The PC tech trailer illustrates why Nvidia is boasting that the ‘definitive’ version of Battlefield 2042 will be experienced on a GeForce RTX-based PC, with ray tracing (ray-traced ambient occlusion, to be precise) and Nvidia DLSS to ensure that those ray-traced visuals are fluid and smooth.
There’ll also be Nvidia Reflex tech to ensure competitive gamers benefit from a much-reduced level of input lag, meaning that when you press the mouse button to fire your gun, this action happens in-game more quickly (only very slightly more swiftly, admittedly, but every millisecond counts in competitive online gaming).
While all these Nvidia bells and whistles have been announced before, now you can see what Battlefield 2042 actually looks like with all these graphical goodies. Unsurprisingly, the trailer is littered with impressive scenes and a suitably large number of explosions.
Nvidia further reminds us that Battlefield 2042 is out on November 19, but early access will kick off a week before that on November 12 (you can check out our early impressions here, by the way).
Analysis: Looking good indeed (with the slight exception of choppy choppers)?
The trailer looks nifty, and shows the jewel in the PC’s RTX crown: ray-traced ambient occlusion. In basic terms, this refers to more realistic shadow effects in certain scenarios (darker areas where light is occluded or blocked), and overall a more natural look for the game.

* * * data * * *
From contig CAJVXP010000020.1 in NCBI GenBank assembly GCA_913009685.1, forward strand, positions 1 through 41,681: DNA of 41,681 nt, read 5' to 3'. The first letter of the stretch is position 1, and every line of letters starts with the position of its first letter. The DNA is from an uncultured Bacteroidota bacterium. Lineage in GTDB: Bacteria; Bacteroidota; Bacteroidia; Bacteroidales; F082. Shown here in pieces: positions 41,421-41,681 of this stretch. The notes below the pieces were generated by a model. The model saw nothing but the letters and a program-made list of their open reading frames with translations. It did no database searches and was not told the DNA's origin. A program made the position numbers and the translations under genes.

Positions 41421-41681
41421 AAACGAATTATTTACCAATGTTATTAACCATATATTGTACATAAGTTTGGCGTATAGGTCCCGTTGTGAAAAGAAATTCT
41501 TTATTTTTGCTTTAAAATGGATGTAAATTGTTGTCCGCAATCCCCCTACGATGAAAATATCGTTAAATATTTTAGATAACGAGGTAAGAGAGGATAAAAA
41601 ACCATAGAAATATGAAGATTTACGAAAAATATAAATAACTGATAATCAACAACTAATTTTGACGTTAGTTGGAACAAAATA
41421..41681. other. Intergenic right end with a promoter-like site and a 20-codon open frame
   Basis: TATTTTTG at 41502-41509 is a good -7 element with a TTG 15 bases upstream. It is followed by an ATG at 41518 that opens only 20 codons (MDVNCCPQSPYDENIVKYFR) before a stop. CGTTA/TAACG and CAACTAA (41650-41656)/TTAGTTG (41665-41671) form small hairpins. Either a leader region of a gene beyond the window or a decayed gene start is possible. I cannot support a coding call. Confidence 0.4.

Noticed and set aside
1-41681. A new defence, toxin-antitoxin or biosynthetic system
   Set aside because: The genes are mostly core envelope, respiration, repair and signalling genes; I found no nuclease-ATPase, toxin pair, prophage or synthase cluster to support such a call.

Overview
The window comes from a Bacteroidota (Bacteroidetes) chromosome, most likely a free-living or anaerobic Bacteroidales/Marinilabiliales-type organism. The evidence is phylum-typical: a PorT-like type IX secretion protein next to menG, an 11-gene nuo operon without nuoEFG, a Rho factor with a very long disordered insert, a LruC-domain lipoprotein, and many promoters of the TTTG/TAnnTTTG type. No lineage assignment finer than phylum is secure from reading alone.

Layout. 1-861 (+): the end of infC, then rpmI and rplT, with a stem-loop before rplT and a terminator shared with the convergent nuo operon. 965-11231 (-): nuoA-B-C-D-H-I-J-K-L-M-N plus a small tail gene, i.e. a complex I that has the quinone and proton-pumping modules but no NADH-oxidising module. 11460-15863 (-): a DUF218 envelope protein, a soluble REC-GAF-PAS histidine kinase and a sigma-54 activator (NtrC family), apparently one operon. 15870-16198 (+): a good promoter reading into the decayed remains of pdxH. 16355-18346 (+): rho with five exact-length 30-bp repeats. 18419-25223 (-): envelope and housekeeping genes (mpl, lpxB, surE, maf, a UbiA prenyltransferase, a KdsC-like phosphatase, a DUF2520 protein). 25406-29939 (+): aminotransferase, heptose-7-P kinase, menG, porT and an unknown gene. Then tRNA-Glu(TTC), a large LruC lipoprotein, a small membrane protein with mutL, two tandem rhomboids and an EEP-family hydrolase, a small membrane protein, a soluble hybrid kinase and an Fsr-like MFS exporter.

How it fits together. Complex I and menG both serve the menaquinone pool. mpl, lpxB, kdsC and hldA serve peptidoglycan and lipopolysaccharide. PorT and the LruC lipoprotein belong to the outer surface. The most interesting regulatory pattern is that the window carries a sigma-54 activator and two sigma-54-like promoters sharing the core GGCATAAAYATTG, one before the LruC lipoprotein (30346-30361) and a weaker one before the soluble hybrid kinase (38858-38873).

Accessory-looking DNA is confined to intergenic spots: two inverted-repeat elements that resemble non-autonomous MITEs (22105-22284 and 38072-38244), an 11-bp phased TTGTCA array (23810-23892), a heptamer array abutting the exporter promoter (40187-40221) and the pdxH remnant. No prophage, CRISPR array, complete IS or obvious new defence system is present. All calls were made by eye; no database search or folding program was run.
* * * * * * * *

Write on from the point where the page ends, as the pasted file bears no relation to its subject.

The one hiccup with the footage is that in places, particularly the first helicopter flight, the action seems a little choppy. We obviously can’t go off a trailer for how smooth the actual game will seem, of course – and that’s very much rig-dependent anyway, naturally – but it’s an interesting observation nonetheless.
Note that early access (on November 12) is available only to those who are EA Play Pro members, or who have pre-ordered the Battlefield 2042 Gold or Ultimate editions. If you take the plunge, Nvidia reminds you to update to the latest GeForce Game Ready Driver for the best performance in the shooter (and another fresh driver will be out just before the full release of the game).
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Darren is a freelancer writing news and features for TechRadar (and occasionally T3) across a broad range of computing topics including CPUs, GPUs, various other hardware, VPNs, antivirus and more. He has written about tech for the best part of three decades, and writes books in his spare time (his debut novel - 'I Know What You Did Last Supper' - was published by Hachette UK in 2013).